Bagan’s 2,000 or so surviving monuments are spread over a 26-sq-mile (50-sq-km) area called the Bagan Archeological Zone. Entry tickets to the site can be bought on arrival at the airport or jetty, or at some of the larger temples, and must be paid for in US dollars. Nyaung U village, the main market and transport hub, has most of the budget and mid-scale accom- modations. Overlooking the bend in the river and connected via surfaced roads, Old Bagan has restaurants and a handful of mostly high-end hotels, while New Bagan is where most of the tour groups stay. Although major monuments are open from dawn to dusk, less-frequented ones may be locked. Key keepers usually live nearby and will unlock the gates when tourists appear – a service for which they’ll expect a small tip.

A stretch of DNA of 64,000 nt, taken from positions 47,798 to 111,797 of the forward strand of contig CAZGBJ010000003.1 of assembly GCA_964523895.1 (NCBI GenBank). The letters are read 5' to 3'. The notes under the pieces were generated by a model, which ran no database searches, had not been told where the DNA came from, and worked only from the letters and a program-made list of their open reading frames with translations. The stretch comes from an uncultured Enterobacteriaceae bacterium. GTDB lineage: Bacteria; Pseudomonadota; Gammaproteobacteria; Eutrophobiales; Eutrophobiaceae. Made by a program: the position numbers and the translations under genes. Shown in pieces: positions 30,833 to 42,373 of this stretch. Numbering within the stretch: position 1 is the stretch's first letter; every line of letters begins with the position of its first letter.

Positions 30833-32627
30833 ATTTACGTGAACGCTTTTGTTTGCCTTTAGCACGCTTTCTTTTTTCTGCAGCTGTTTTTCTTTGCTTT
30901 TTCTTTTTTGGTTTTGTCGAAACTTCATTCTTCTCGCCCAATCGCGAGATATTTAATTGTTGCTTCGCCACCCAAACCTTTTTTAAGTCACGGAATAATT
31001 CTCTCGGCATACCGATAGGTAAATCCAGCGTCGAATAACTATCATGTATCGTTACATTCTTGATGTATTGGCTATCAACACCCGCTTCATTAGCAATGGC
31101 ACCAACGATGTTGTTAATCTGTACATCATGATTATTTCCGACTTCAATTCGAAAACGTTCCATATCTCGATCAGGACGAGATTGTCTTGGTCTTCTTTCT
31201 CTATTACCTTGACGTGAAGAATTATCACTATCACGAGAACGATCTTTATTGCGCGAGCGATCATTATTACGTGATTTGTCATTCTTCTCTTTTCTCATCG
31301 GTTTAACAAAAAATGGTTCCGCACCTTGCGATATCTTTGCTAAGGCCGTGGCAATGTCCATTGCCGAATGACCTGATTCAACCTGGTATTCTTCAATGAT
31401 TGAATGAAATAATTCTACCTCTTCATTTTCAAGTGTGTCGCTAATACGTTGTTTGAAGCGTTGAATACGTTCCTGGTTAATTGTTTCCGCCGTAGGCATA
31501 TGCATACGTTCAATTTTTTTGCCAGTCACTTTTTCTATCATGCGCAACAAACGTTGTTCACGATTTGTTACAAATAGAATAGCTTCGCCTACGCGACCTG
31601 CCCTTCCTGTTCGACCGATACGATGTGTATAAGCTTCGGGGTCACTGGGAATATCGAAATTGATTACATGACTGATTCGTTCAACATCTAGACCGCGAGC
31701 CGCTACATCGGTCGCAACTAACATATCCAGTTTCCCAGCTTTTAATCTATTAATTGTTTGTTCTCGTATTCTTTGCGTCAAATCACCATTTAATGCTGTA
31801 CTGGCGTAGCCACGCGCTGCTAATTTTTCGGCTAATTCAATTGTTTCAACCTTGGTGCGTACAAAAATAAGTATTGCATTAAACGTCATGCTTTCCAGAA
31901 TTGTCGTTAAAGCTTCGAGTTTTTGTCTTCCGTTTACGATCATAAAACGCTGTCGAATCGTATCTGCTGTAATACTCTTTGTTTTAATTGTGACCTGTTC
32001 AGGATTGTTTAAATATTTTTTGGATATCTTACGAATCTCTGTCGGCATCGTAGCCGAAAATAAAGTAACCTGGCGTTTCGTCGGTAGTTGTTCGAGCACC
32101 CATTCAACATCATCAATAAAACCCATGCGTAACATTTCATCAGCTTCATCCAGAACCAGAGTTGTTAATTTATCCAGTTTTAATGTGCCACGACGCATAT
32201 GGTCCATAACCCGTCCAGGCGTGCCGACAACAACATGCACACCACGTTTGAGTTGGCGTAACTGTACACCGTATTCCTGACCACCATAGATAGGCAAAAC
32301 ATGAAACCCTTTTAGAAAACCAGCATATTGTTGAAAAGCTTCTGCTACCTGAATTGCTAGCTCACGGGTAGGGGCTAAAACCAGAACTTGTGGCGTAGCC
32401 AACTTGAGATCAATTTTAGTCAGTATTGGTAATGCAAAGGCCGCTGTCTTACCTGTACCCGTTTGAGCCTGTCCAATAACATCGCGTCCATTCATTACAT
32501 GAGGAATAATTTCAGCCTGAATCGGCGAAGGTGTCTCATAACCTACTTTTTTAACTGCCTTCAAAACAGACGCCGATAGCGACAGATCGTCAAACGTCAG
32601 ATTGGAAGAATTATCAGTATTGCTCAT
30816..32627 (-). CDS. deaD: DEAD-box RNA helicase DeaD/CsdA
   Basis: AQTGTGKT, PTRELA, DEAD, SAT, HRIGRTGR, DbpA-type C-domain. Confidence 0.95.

To get around Bagan, Chinese-made gearless bicycles may be rented from most hotels, although they punc ture easily and can be hard work in the heat. A more relaxing option is to hire a horse cart for the day. Drivers know the zone well and provide a commen tary on the monu ments, although their English may not be fluent. Taxis can also be hired for the day. Electric bikes (e-bikes) are a popu lar option, but you have to pedal if they run out of power mid- way. Pickup trucks run a regular route between Nyaung U, Old Bagan, Myinkaba, and New Bagan. For Popa Taung Kalat, taxis are the most conven ient option. Alternatively, pickup trucks leave from Nyaung U market, but some only go as far as Kyaukpadaung, where you have to change for Popa. All travel agents sell tickets for the Malikha 2, Nmai Hka, and Myanmar Golden River Group ferries to Mandalay. Departures are from the Nyaung U jetty, or the Old Bagan jetty in the dry season. The slower IWT ferries leave twice weekly; tickets are sold from their office near the Nyaung U jetty, and by all travel agents.